Book Review: New Kids On The Block: Five Brothers And A Million Sisters

If you were a tween girl at the end of the 1980s, there's a good chance that you were obsessed with New Kids On The Block. And I mean obsessed. We;re talking bedspread-owning, VHS repeat watching, huge button wearing, cassette tape wearing-out obsessed. It's unbelievable how huge NKOTB was at the time, even by today's standards. When individuals make it so big so young, we assume that they are going to crash hard, end up in the tabloids, or even worse, Celebrity Rehab. In some ways, we even wish for it; the schadenfreude makes us feel better about ourselves.

All five members of the New Kids On The Block, however, have remained upstanding guys from their days as kids from Worcester through today (in their mid-forties!) as chronicled in New Kids On The Block: Five Brothers And A Million Sisters, an authorized biography by Nikki Van Noy. The author correctly realizes that the story of the New Kids On The Block is not just Jordan, Jon, Danny, Donnie, and Joey’s story; it's also the story of the dedicated fans. Stories of encounters and concert experiences pepper the book throughout, and many of them are quite relatable. (Although I never got to see the New Kids live back in the day. Sniff sniff.)

Van Noy's book gives insight into the formation of the group. Contrary to assumption, the members of the NKOTB, notably Donnie and Danny, made their own music before they joined the group. True, Maurice Starr had a large hand in propelling the guys forward, but each member had musical aspirations, and luckily, all their parents were supportive. (Did you know that the parents even had their own meet and greet and signings with fans?!)

The jump to pandemic stardom was so quick, I am actually surprised how well the boys handled it, considering they were only teenagers. Sure, there was the usual squabbling, the egos clashing, and the temper tantrum behavior. But, at some point, NKOTB was not about the individuals. If there was merchandise that their picture could go on, it was made. The boys had no involvement and had no clue that kitchen spatulas had their faces on it. I'm kidding, I don't think there were NKOTB spatulas. Wait, was there?

Big arena tours mean big stages, and that meant magic tricks, flying in harnesses, and big pyrotechnics, which somewhat annoyed them, but hey, the fame machine is running along at a hundred miles an hour, they had to keep up. Their minor breakdowns were expected; imagine you spent twenty-four seven with the same five people, traveling the globe and playing shows with them every night. You'd want your alone time too.

Everyone's nerves were calmed after the big Magic Summer tour and the Arsenio performances and MA performances, etc., and NKOTB broke off ties with Maurice Starr, ready to make the music they wanted to make. Unfortunately, when you make it that big, the fans decide when you are no longer relevant, not you. Thus, No More Games was a commercial failure, although critically not panned. The eight-to-ten-year-old girls had moved on to Nirvana, and didn't want to see their biggest crushes edgier and dirtier.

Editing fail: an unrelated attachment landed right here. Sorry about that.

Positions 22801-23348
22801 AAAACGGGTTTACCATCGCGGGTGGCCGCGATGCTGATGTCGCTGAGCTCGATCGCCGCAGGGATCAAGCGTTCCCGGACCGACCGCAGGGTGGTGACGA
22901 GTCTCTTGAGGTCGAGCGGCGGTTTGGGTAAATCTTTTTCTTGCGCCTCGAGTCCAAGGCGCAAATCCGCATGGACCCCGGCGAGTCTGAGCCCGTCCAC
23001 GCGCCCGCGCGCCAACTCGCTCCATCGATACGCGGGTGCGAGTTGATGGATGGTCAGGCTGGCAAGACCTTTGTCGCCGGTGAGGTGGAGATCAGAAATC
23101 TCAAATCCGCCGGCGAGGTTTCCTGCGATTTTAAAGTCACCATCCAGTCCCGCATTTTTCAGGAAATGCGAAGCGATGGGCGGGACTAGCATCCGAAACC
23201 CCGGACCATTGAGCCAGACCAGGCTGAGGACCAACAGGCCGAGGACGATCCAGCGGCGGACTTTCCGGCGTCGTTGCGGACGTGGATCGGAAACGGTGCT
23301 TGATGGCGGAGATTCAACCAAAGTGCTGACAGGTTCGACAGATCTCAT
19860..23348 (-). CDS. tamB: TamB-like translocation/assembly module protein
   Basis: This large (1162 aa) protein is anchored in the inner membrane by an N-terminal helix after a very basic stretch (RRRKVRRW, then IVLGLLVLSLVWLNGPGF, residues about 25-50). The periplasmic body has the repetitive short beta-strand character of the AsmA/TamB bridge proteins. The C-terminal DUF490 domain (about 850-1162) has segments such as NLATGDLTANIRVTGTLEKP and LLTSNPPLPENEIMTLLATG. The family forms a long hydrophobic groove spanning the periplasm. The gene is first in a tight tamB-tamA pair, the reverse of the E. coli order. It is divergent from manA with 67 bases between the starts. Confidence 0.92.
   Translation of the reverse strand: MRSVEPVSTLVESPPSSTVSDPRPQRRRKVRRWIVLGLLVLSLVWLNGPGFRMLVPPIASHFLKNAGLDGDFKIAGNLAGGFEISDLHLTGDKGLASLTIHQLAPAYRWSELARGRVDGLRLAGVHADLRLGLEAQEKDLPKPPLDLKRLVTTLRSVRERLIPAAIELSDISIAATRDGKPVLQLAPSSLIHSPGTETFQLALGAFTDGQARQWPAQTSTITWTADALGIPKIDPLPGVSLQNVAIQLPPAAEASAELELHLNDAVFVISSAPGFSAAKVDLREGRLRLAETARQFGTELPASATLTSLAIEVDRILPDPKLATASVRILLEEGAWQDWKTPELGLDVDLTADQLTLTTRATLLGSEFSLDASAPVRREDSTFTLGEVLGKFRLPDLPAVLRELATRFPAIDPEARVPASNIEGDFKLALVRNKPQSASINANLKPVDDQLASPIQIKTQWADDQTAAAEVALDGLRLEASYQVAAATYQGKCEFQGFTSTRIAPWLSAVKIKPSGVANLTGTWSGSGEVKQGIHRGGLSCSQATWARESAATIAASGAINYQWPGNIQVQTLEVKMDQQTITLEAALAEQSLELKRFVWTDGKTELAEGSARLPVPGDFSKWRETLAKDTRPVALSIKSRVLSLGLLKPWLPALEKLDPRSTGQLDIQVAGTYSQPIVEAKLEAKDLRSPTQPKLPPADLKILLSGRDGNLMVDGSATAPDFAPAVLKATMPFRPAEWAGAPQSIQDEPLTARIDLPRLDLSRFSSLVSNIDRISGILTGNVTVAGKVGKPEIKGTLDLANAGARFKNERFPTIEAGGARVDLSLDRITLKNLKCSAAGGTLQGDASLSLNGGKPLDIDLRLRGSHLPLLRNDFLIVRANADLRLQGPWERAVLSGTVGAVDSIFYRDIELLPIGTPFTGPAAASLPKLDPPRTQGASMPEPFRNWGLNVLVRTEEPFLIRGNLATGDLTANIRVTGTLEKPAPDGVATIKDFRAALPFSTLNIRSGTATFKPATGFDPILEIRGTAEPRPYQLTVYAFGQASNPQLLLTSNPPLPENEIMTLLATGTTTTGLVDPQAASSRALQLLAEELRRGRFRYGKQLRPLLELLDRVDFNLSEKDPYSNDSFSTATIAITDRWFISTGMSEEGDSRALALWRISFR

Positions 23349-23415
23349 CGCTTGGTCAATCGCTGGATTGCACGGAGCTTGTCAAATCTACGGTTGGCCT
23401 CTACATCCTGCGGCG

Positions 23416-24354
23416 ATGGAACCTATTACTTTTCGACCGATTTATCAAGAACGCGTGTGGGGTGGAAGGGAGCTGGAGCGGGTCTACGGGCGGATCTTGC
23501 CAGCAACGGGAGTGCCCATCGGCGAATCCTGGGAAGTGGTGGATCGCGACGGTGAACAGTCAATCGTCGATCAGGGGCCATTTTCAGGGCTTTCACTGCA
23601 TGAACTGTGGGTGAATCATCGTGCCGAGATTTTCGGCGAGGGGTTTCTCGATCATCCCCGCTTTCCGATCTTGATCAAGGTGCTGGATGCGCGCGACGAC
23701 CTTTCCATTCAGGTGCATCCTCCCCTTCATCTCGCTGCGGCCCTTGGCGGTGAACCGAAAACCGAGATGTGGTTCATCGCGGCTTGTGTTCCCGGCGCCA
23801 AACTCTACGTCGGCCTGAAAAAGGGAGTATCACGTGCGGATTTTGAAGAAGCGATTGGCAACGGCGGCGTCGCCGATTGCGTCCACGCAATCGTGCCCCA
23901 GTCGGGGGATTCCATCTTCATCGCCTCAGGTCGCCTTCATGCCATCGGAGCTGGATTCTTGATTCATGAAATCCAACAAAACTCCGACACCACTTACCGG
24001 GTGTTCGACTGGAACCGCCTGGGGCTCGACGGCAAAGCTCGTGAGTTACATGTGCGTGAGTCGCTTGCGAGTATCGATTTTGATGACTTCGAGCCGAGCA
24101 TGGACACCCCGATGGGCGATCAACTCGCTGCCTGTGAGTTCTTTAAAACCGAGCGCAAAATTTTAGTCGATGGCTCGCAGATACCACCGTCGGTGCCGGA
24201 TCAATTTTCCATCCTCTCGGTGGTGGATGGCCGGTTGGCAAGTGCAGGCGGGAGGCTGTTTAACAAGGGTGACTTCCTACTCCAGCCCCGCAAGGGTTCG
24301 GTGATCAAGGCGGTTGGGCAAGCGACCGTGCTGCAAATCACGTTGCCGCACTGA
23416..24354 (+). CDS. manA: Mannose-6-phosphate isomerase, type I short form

For about fifteen years, NKOTB disappeared from the public eye, and Van Noy gladly sheds light on what the guys were up to in that time. And you know what? The struggles they went through were pretty human. Now in their mid-twenties with a missing childhood, many of them didn't know where to go next. Joey had aspirations to go to college, but actually felt like he wouldn't measure up because his high school education consisted of tutoring on the road. Jon went into the real estate business, Danny popped out some kids, and Donnie produced a record for his lil' bro named Marky Mark, you may have heard of him.

People pushed them into reuniting through the years, but they didn't get an urge to do it until the second wave of boy bands hit (Backstreet Boys, *NSYNC) where they felt that the world would be accepting of their songs. Remember, the internet age was booming, so more longtime fans could connect with each other and the demand for a reunion was measurable and palpable.

NKOTB announced their reunion tour on The Today Show and all of them were genuinely nervous and self-conscious. Could they still dance? Would they look like has-beens? Could they still make music together? These were all questions that they actually considered. I mean, they are only human!

Let's be honest: these days, they aren't acquiring new fans at the rate they used to. However, there are many women (and men!) whose loyalty and positive associations buy tickets, so that keeps them in business. Many of them are parents, give to charities, and Jon, the "shy" one admitted to suffering from crippling anxiety attacks and speaking out about it has helped a lot of people. Those of you looking for a meltdown or a drunken video on TMZ are not going to find anything.

New Kids on the Block: Five Brothers And Six Million Sisters is a broad brushstroke of the career of NKOTB, yet does give some insight to how their careers shaped their lives. The book is not so much an expose on any member, but a loving tribute, aimed at the fans who made it all possible. The fuzzy, feel-good nostalgia trip makes it worth a look.

Obligatory inclusion of my favorite song/video (I was a Donnie girl):

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